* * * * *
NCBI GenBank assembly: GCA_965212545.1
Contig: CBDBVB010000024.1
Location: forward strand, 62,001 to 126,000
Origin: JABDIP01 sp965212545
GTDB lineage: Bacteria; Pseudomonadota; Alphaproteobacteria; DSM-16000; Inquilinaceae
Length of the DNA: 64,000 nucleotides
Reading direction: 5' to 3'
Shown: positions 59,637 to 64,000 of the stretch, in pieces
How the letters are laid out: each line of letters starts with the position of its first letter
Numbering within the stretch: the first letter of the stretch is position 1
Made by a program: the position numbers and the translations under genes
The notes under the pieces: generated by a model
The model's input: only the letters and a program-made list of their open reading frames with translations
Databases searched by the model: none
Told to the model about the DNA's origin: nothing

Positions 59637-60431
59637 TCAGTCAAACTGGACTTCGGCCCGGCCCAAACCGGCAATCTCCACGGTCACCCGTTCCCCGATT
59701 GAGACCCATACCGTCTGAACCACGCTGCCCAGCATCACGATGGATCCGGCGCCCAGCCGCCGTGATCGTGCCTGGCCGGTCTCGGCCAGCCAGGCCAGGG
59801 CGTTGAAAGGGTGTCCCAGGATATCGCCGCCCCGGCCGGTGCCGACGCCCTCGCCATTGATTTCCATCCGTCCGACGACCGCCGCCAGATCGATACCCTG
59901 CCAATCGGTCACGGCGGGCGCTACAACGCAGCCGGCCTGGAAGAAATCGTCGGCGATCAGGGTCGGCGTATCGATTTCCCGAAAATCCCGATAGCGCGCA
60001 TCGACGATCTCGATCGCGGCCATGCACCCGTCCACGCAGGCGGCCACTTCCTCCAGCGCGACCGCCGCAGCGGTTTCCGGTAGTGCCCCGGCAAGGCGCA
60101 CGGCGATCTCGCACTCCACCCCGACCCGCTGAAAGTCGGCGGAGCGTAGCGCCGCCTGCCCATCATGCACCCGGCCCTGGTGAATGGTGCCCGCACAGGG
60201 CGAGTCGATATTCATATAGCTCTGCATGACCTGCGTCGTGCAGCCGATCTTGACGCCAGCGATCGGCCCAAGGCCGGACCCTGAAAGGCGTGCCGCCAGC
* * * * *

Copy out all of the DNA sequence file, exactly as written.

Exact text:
NCBI GenBank assembly: GCA_965212545.1
Contig: CBDBVB010000024.1
Location: forward strand, 62,001 to 126,000
Origin: JABDIP01 sp965212545
GTDB lineage: Bacteria; Pseudomonadota; Alphaproteobacteria; DSM-16000; Inquilinaceae
Length of the DNA: 64,000 nucleotides
Reading direction: 5' to 3'
Shown: positions 59,637 to 64,000 of the stretch, in pieces
How the letters are laid out: each line of letters starts with the position of its first letter
Numbering within the stretch: the first letter of the stretch is position 1
Made by a program: the position numbers and the translations under genes
The notes under the pieces: generated by a model
The model's input: only the letters and a program-made list of their open reading frames with translations
Databases searched by the model: none
Told to the model about the DNA's origin: nothing

Positions 59637-60431
59637 TCAGTCAAACTGGACTTCGGCCCGGCCCAAACCGGCAATCTCCACGGTCACCCGTTCCCCGATT
59701 GAGACCCATACCGTCTGAACCACGCTGCCCAGCATCACGATGGATCCGGCGCCCAGCCGCCGTGATCGTGCCTGGCCGGTCTCGGCCAGCCAGGCCAGGG
59801 CGTTGAAAGGGTGTCCCAGGATATCGCCGCCCCGGCCGGTGCCGACGCCCTCGCCATTGATTTCCATCCGTCCGACGACCGCCGCCAGATCGATACCCTG
59901 CCAATCGGTCACGGCGGGCGCTACAACGCAGCCGGCCTGGAAGAAATCGTCGGCGATCAGGGTCGGCGTATCGATTTCCCGAAAATCCCGATAGCGCGCA
60001 TCGACGATCTCGATCGCGGCCATGCACCCGTCCACGCAGGCGGCCACTTCCTCCAGCGCGACCGCCGCAGCGGTTTCCGGTAGTGCCCCGGCAAGGCGCA
60101 CGGCGATCTCGCACTCCACCCCGACCCGCTGAAAGTCGGCGGAGCGTAGCGCCGCCTGCCCATCATGCACCCGGCCCTGGTGAATGGTGCCCGCACAGGG
60201 CGAGTCGATATTCATATAGCTCTGCATGACCTGCGTCGTGCAGCCGATCTTGACGCCAGCGATCGGCCCAAGGCCGGACCCTGAAAGGCGTGCCGCCAGC